36. New Era
The Simpson saga is believed to have been a turning point in the history of American media. By captivating the public with around the clock coverage of the famous car chase and the subsequent trial, the case paved the way for 24/7 news stations like CNN to become more popular.
35. The Bronco
The famous car chase witnessed by the world took place on June 17, 1994, and saw Simpson cruising down the freeway followed by police and helicopters in a now infamous White Ford Bronco vehicle. Although referred to as a “chase,” the extremely memorable moment actually happened at a very low speed.
34. Turn on the A.C.
The man driving the White Ford Bronco during the infamous chase turned out to be Al Cowlings, a longtime friend, and teammate of Simpson’s from his days with the Buffalo Bills.
33. Racial Divide
Another issue that affected the trial was race relations. Surveys reported that much of public opinion over the Simpson trial was divided along racial lines, and this point of disagreement helped fuel a cultural divide over race-related issues which arose during the proceedings. The trial also happened in the wake of the Rodney King case and the 1992 Los Angeles riots, which were just two of the reasons for a rise in racial tensions in Southern California in the early ‘90s. All of these factors and more seemed to have played a part in affection the atmosphere around the trial as well as the tone of the media coverage.
32. Jury Selection
Selecting appropriate jurors for the case was a complicated, drawn-out process, due to disagreements over things like racial and gender proportions—let alone finding people with no previous knowledge or bias about the case.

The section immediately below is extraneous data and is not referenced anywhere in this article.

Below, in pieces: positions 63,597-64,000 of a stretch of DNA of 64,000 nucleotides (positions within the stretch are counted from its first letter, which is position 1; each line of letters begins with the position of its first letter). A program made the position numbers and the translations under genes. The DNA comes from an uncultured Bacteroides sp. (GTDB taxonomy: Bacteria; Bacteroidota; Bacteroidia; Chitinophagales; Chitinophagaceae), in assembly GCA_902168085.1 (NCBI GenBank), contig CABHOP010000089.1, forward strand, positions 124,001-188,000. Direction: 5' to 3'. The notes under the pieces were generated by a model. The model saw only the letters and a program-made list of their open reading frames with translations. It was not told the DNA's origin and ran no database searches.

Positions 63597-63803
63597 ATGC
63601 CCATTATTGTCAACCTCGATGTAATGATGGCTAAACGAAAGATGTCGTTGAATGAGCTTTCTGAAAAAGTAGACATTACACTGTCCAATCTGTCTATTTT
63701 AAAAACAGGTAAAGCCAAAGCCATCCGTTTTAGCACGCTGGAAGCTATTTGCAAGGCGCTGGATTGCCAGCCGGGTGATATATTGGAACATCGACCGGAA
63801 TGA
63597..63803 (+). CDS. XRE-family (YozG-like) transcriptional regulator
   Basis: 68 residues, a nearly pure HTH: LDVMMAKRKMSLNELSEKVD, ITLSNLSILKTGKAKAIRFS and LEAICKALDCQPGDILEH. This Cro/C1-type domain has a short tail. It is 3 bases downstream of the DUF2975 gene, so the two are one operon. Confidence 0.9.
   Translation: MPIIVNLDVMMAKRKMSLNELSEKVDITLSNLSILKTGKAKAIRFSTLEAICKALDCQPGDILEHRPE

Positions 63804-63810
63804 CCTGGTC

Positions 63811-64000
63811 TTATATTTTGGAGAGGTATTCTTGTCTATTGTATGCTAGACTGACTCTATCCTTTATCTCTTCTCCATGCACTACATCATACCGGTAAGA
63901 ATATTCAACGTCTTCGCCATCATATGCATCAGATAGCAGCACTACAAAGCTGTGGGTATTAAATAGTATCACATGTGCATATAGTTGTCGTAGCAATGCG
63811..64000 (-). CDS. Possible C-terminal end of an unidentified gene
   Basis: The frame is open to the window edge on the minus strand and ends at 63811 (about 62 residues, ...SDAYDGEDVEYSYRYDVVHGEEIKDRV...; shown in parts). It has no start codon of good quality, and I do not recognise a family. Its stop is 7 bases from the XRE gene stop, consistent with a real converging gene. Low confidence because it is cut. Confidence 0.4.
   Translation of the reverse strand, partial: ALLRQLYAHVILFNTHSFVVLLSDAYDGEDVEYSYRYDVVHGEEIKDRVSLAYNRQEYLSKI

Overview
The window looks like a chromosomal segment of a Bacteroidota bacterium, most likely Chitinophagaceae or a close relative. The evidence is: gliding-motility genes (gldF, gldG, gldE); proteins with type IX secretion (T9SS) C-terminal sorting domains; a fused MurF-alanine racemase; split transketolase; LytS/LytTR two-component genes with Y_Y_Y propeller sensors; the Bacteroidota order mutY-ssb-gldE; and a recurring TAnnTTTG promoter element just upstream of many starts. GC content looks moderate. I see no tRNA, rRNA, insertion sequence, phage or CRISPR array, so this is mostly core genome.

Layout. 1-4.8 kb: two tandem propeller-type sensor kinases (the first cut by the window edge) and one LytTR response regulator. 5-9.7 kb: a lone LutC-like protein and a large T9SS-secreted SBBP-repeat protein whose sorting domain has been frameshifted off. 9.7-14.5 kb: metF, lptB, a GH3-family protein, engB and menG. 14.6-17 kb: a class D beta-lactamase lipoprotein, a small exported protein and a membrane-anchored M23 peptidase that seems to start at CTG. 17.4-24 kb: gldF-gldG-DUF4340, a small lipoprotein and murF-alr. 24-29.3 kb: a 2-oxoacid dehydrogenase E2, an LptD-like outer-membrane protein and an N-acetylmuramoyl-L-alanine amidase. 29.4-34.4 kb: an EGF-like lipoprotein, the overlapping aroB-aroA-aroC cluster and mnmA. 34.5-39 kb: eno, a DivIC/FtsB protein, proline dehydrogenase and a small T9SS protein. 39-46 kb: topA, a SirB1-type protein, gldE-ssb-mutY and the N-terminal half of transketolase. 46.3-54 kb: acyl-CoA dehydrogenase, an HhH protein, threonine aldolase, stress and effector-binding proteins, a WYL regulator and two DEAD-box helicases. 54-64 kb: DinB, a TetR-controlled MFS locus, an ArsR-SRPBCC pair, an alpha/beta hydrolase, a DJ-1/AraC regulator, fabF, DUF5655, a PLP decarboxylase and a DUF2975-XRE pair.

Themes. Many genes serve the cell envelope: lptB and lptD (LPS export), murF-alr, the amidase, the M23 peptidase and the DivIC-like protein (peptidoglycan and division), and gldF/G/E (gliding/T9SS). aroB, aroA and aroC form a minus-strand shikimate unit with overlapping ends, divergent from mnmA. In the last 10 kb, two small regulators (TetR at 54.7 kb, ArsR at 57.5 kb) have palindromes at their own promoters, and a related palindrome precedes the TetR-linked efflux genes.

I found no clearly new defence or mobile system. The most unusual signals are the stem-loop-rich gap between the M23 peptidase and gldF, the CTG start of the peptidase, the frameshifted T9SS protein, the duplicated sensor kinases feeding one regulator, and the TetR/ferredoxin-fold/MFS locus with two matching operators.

One of the individuals most associated with the Simpson trial is Johnnie Cochran, one of Simpson’s main lawyers. Among what he is remembered for is his argument that Simpson was being framed due to his race—a defense intended to create a reasonable doubt in the minds of the jurors.
30. Before the CSI Effect
Another reason this trial was so influential was the role of DNA evidence in the prosecution’s case against Simpson. The DNA evidence used against Simpson was a new concept to not just those following the trial through the media, but most importantly, to the jurors. It was long before the topic was as covered heavily in both the media and in courtroom dramas as it would eventually be, and the average person on the street would not typically have an understanding of the science behind it. The jury’s comprehension of the science of DNA evidence, or lack thereof, most likely played a role in how they weighed it in their deliberations.
29. A Dramatic Reaction
After Simpson did not turn himself into the police when he was supposed to, he gave a note to his friend and lawyer Robert Kardashian, which he read to the media. The tone and content of the note led man to believe that Simpson had intended to commit suicide. In the note, Simpson urges people to remember him as “the real O.J. and not this lost person.” After it was read aloud, his mother Eunice collapsed.